Will the American League Baseball finals be decided by the actions of a fan?
The beginning of October saw the start of the postseason in Major League Baseball and we are now at the finals stage in both the National and American League competitions.
In the American League, the LA Dodgers lead the Milwaukee Brewers 3-2 in the best of 7 series, whilst last night the Boston Red Sox sealed a 8-6 victory over the Houston Astros, to take a 3-1 lead in the series.
However, last night’s game was not without controversy as a two-run home run was cancelled as a result of the umpires’ finding that an Astro’s fan had interfered with the play.
At the bottom of the first innings, and with George Springer on first base, Houston’s designated hitter Jose Altuve, smashed a fly ball to the right-hand side of the field in what looked like it would be a home run.
Red Sox right-fielder, Mookie Betts, launched himself backwards in an attempt to make the catch but in the process closed his glove too early, meaning the ball dropped back into the field of play, with both batsmen making it home safely.
However, following the play, the right-field umpire ruled that Altuve was out as a result of “spectator interference”. Protests ensued from the Astro’s bench before, having taking their time to consider the replays in more detail, the Umpires upheld the original decision with Altuve out and Springer having to return to first base.
A video of the incident can be viewed on the MLB twitter account here.
What are the rules?
The Official Baseball Rules state:
“3.16 – When there is spectator interference with any thrown or batted ball, the ball shall be dead at the moment of interference and the umpire shall impose such penalties as in his opinion will nullify the act of interference.
APPROVED RULING: If spectator interference clearly prevents a fielder from catching a fly ball, the umpire shall declare the batter out.”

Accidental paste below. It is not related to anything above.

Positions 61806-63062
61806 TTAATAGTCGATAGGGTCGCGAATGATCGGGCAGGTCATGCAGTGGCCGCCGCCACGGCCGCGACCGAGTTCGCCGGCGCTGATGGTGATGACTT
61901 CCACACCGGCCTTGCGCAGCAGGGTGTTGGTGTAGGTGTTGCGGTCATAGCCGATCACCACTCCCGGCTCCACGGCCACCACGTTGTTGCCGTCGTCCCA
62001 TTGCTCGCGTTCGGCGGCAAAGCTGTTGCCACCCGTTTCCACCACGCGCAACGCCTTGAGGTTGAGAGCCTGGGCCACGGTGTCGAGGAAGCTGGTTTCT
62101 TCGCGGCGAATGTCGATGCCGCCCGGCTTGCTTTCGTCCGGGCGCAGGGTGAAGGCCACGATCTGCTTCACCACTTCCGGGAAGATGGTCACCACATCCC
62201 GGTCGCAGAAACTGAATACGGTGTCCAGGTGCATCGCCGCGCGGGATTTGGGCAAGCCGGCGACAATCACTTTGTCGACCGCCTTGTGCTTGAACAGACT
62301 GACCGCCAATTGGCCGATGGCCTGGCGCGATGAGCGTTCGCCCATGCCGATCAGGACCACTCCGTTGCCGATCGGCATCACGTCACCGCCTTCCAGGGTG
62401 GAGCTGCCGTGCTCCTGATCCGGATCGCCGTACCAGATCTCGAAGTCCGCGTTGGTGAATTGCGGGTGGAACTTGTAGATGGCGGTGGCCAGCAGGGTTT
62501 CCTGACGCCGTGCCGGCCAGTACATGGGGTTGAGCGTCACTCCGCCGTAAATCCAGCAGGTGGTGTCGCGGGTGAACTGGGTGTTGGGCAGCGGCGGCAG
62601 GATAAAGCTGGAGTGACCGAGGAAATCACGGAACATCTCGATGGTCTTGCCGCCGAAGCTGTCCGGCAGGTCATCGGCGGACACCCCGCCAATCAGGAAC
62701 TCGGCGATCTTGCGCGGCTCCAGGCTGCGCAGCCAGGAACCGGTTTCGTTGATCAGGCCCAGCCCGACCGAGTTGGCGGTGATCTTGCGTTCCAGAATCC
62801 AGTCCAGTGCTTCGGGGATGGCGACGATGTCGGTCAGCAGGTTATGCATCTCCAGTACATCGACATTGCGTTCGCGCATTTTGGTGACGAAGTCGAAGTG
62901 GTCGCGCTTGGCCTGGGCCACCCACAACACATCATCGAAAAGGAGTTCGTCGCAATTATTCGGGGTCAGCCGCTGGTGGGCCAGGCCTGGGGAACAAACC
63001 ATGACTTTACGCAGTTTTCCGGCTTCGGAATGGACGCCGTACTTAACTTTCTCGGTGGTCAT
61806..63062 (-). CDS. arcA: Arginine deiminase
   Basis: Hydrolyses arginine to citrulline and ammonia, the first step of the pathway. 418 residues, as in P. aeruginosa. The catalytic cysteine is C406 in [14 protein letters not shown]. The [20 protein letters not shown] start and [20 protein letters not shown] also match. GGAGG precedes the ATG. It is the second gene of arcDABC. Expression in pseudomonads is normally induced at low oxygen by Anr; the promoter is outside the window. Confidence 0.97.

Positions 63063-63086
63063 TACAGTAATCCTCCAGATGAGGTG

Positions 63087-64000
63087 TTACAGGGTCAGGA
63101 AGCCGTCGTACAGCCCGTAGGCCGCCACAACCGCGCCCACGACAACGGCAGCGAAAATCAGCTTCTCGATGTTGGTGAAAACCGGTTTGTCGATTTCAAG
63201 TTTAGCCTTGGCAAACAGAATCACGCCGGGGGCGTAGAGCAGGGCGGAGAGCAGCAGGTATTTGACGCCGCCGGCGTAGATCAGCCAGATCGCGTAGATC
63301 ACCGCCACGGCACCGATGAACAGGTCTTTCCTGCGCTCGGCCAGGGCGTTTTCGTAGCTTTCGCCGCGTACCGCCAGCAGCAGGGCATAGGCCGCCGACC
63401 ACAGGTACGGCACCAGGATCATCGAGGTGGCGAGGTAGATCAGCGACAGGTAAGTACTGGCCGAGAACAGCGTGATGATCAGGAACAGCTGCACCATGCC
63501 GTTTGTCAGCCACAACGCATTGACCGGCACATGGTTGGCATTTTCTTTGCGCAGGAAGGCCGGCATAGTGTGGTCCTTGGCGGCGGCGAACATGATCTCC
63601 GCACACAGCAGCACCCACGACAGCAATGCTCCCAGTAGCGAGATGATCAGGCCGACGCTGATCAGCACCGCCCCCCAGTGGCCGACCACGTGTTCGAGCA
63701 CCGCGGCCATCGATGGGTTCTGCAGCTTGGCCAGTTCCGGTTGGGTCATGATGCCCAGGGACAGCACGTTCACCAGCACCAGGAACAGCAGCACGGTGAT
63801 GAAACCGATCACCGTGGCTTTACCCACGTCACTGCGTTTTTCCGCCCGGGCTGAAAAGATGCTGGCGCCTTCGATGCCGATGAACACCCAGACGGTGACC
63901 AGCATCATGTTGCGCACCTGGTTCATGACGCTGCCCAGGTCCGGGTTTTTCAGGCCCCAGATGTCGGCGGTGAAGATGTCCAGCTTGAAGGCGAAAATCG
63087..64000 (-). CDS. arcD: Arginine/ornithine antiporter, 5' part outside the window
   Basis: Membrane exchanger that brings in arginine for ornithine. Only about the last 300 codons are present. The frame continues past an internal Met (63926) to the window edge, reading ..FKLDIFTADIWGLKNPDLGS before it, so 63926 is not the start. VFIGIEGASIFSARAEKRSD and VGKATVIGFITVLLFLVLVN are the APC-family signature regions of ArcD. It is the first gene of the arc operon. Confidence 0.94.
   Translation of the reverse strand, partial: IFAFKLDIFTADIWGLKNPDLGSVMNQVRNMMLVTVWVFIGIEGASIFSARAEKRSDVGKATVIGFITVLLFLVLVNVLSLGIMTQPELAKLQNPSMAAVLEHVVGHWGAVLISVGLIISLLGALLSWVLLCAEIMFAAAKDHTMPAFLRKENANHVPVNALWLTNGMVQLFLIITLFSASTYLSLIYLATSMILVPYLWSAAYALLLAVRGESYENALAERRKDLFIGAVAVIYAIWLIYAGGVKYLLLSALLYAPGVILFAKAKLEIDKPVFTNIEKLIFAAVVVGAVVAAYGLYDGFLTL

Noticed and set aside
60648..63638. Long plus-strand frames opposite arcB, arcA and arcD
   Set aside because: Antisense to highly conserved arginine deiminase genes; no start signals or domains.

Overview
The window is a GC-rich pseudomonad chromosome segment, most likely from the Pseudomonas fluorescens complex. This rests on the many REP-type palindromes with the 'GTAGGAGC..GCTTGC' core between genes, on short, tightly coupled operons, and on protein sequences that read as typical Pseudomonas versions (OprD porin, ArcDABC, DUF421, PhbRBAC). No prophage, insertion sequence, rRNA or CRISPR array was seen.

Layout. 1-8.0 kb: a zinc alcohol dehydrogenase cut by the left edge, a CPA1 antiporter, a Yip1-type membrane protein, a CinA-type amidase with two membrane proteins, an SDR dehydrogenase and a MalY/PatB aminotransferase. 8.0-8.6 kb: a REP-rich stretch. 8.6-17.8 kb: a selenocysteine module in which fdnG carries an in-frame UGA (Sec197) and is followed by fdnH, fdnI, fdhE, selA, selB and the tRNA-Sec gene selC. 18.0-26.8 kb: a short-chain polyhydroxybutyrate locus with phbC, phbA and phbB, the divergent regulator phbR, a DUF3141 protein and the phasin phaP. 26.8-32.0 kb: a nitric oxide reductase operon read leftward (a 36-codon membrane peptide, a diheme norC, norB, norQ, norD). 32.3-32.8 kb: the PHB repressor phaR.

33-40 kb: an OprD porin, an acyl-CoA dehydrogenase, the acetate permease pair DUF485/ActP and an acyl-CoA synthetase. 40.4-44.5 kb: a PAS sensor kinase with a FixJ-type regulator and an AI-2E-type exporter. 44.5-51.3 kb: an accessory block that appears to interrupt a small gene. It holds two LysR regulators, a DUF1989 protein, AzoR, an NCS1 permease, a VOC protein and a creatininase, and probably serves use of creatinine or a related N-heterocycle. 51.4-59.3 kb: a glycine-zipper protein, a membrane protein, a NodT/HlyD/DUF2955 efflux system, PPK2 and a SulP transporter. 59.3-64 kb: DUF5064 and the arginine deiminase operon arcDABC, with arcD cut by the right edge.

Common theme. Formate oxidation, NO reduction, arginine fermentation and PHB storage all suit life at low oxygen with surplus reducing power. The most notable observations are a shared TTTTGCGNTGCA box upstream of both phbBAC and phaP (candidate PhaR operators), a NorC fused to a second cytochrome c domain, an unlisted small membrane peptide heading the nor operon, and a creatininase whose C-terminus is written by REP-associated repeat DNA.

The commentary to Rule 3.16 goes on to state:
“There is a difference between a ball which has been thrown or batted into the stands, touching a spectator thereby being out of play even though it rebounds onto the field and a spectator going onto the field or reaching over, under or through a barrier and touching a ball in play or touching or otherwise interfering with a player. In the latter case it is clearly intentional and shall be dealt with as intentional interference as in Rule 3.15. Batter and runners shall be placed where in the umpire’s judgment they would have been had the interference not occurred.
No interference shall be allowed when a fielder reaches over a fence, railing, rope or into a stand to catch a ball. He does so at his own risk. However, should a spectator reach out on the playing field side of such fence, railing or rope, and plainly prevent the fielder from catching the ball, then the batsman should be called out for the spectator’s interference.”
It is clear from the rules that the distinction, when it comes to interference, is in a catch being made by a spectator when the ball is over the “fence, railing or rope” and one in which the spectator has reached into the field of play. The former being acceptable and any attempt by the player being “at his own risk” and the latter not being so.
In this instance, the fans in question claim the ball was over the fence and that they did not reach into the field of play to make the catch. However, the Umpires who had the benefit of watching the slow-motion replay considered otherwise.
Further, and importantly, the Umpires must also have decided that the fans in question did “plainly prevent” the catch from being made, despite Betts’s glove appearing to close before the ball reached him. Betts himself said this was a result of contact with the fans.
Did this decision really affect the outcome of the match?
Astro’s manager AJ Hinch said:
“It’s convenient to think about it that way. But there’s a lot of game left. There’s a lot of action in that game. … No, I’m not going to go there. But it would have been nice to tie the game at that point. But that’s not the difference. That’s not how the game plays.”
Whilst the incident occurred at the bottom of the first innings with a long way to go for both teams we do know that the Astros went on to lose 8-6 and so the two-run homer was clearly costly and gave the Red Sox a valuable second victory on the road.
Will this event lead teams to instruct their fans to try not to catch fly balls, an integral part of the fan experience, at the risk of a hitter being ruled out?
What if this happened in the 9th innings of the World Series final? Could a player/team look to sue the fan in question for lost bonuses etc?
Only time will tell.
In terms of the post season, the Astro’s host the Red Sox again this evening, for game 5.
Another victory in tonight’s final game in Houston would be enough to see the Red Sox into the World Series, five years after their last (successful) visit in 2013.